Source: Eric Ives, Diane Drummond, Leonard Schwartz, 'The First Civic University: Birmingham 1880-1980, An Introductory History', Birmingham 2000; Eric W. Vincent and Percival Hinton, 'The University of Birmingham: Its History and Significance', Birmingham 1947
Custodial HistoryCourt records were transferred to Special Collections in 1989-1990 as part of a project to gather and sort the university's institutional archives. Subsequent transfers of later records were made by officers servicing the Court of the University until 2018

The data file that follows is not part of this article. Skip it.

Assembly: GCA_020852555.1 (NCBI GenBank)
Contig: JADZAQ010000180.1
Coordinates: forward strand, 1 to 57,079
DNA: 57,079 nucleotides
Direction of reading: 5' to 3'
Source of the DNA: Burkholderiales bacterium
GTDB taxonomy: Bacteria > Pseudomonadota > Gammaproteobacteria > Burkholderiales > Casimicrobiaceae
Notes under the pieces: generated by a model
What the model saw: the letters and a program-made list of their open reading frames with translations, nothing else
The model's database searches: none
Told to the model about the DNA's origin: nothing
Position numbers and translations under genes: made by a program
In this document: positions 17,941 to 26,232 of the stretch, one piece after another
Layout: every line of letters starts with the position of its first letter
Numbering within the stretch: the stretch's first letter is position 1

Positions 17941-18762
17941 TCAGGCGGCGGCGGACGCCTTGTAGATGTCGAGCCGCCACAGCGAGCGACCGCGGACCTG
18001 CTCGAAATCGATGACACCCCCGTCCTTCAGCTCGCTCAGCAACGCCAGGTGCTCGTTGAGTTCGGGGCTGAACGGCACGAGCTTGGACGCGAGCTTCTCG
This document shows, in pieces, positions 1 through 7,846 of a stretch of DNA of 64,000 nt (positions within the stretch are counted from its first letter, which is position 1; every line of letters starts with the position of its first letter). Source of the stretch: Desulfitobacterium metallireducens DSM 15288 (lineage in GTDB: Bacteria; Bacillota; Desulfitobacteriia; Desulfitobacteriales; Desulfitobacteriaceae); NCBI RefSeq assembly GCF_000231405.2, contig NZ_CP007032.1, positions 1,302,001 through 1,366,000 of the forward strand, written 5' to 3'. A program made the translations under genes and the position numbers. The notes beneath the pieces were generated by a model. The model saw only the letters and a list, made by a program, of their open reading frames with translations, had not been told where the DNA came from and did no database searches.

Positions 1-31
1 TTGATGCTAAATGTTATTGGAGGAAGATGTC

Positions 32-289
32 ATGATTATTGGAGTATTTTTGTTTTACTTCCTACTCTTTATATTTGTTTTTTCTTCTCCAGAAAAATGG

Archival NoteCatalogued by Helen Fisher, December 2014. Prepared in compliance with General International Standard Archival Description, ISAD(G), second edition, 2000; National Council on Archives Rules for the Construction of Personal, Place and Corporate Names, 1997.
Publication NoteEric Ives, Diane Drummond, Leonard Schwartz, 'The First Civic University: Birmingham 1880-1980, An Introductory History', Birmingham 2000